The other group Sirota calls the Players. He uses as an example an organization called Americans Against Escalation in Iraq (AAEI) who believe the opposite of the Protest Industry. They believe the only way to effect change is to play “inside Washington and for Washington.” They will also organize activities outside of Washington, i.e. $12 million on a nationwide “Iraq Summer” campaign, to make it appear as if there is an ongoing grassroots movement. However, in the lingo of lobbyists, these are knowns as “astroturf” activities that only give the illusion of delivering real election-threatening pressure by the antiwar movement. In a leaked planning document, the goal of AAEI was admittedly only to garner immediate and short-term media attention and not do the hard work of ongoing grassroots organizing. The Players continue to funnel money into organizations such as AAEI for PR stunts and television ads targeting the Washington, DC, television audience. As Sirota states, “They believe, in short, that if a war can be started because of Washington’s obsession with television, then it can be ended because of that same obsession, too.”

However, while the Players and the Protest Industry seem to be leading the antiwar movement, supposedly pressuring politicians in both parties, the reality is quite different. Sirota reveals that about half of AAEI’s employess and the firms two principals were staffers for the Democratic Senatorial Campaign Committee (DSCC). Since the 2006 election, the Democrats have controlled both the House and the Senate and, subsequently, the “power of the purse” but did not use that power to end war by cutting off funds despite the mandate they were given by their constituents.

Instead of forcing Democrats to use their constitutional power to stop the war, both the Players and the Protest Industry focused on attacking pro-war Republicans politicians up for reelection in 2008. No money or resources went into third parties or individual campaigns in order to go after those Democrats who lacked the backbone to stop the war. In fact, I venture to say both the Players and the Protest Industry did everything possible to work against any real opposition to the Democrats running for office, even if these legislators had continued to vote to fund the war.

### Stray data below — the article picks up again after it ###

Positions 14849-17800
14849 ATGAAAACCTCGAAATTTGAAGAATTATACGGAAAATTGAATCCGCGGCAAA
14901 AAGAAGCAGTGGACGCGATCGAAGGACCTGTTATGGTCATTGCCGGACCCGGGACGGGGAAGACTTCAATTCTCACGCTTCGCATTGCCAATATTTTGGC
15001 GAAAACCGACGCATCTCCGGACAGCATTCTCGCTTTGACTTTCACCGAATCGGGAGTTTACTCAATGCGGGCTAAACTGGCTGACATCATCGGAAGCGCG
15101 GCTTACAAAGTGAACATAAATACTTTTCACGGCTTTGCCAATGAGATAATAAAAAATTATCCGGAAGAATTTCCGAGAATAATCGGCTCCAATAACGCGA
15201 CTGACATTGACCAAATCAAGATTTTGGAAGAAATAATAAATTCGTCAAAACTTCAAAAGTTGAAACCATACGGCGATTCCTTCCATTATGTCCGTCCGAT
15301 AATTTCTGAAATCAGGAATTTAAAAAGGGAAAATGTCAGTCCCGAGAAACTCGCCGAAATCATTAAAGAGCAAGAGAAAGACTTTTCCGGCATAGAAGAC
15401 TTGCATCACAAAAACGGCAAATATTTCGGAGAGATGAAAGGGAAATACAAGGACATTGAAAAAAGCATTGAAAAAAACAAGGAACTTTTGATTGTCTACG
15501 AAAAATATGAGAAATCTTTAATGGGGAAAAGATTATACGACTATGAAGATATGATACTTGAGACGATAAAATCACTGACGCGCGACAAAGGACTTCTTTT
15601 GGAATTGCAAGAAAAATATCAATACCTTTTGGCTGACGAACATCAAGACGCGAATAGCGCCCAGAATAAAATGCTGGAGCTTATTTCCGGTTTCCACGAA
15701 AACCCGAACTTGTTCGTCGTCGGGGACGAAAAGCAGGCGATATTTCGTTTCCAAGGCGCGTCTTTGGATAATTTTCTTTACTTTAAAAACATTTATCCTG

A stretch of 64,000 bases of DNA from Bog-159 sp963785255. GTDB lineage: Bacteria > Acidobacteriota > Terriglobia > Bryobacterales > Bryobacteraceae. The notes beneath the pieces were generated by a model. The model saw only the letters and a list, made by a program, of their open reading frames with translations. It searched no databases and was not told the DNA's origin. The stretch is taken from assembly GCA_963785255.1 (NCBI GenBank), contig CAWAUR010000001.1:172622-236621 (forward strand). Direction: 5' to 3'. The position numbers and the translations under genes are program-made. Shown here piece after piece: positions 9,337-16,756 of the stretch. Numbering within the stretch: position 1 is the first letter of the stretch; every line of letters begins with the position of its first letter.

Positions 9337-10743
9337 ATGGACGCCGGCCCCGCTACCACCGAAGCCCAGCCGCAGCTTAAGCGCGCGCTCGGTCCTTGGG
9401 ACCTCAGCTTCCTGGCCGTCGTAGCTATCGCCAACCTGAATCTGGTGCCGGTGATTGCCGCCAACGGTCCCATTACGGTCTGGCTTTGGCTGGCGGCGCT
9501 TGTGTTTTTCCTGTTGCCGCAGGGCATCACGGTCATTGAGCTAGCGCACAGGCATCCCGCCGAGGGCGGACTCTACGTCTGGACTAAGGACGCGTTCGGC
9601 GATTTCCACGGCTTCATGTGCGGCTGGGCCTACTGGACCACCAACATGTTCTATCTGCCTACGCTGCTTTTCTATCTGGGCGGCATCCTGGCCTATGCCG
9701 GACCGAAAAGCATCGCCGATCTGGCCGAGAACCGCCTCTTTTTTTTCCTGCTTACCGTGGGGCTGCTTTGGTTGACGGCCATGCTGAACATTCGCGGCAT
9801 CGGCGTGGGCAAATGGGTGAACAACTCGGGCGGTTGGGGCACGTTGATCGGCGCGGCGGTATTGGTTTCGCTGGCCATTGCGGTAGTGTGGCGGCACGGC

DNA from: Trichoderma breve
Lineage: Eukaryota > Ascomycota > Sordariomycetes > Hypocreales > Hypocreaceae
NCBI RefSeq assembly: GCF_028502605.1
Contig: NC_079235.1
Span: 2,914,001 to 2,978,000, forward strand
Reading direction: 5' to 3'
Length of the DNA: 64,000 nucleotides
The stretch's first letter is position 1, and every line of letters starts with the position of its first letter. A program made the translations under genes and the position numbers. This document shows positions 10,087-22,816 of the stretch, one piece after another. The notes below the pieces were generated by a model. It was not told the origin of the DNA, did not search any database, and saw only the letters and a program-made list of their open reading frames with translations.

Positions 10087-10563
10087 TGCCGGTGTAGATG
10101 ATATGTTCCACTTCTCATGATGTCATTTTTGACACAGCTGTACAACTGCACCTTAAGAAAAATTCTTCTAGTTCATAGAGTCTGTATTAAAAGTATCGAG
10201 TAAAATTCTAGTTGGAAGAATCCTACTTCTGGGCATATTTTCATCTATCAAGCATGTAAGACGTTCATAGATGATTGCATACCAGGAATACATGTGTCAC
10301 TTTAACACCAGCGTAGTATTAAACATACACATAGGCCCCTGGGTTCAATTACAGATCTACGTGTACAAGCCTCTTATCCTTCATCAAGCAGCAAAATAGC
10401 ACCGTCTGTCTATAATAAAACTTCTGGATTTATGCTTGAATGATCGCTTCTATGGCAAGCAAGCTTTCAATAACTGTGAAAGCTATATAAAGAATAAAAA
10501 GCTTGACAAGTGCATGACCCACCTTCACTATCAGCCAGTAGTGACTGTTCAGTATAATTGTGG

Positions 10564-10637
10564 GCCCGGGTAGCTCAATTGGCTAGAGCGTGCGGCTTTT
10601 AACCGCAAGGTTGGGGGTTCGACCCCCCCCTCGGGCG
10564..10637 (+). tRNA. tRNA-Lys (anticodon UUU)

Cont’d in next edition of Greener Times.

This Week in History
This Week in History, published by Carl Bunin and edited by Al Frank, is a collection designed to help us appreciate the fact that we are part of a rich history advocating peace and social justice. While the entries often focus on large and dramatic events there are so many smaller things done everyday to promote peace and justice. Find more info at

December 8, 1941: Jeanette Rankin (R-Montana), the first woman elected to the U.S. Congress in 1916, cast the only vote opposing declaration of war against Japan, despite their attack on Pearl Harbor the previous day. She had also voted against the U.S. entering the first world war, then hopefully called the war to end all wars.

December 10, 1948: The General Assembly of the United Nations adopted and proclaimed the Universal Declaration of Human Rights. Following this historic act the Assembly called upon all Member countries to publicize the text of the Declaration and “to cause it to be disseminated, displayed, read and expounded principally in schools and other educational institutions, without distinction based on the political status of countries or territories.” Since 1950 the anniversary of the declaration has been known as Human Rights Day.

December 13, 2001: In Belgium, 80,000 labor and anti-globalization activists began several days of protests at a European Union summit conference in Brussels. Despite a massive police presence, and unlike other similar meetings, events remained peaceful.

Letters to the Editor
Got something you want to get off your chest? Did an article in a previous edition of Greener Times make you madder than a hornet or cause you to stand up to say, “Right on!”? Well, this space is reserved each week for your comments and opinions.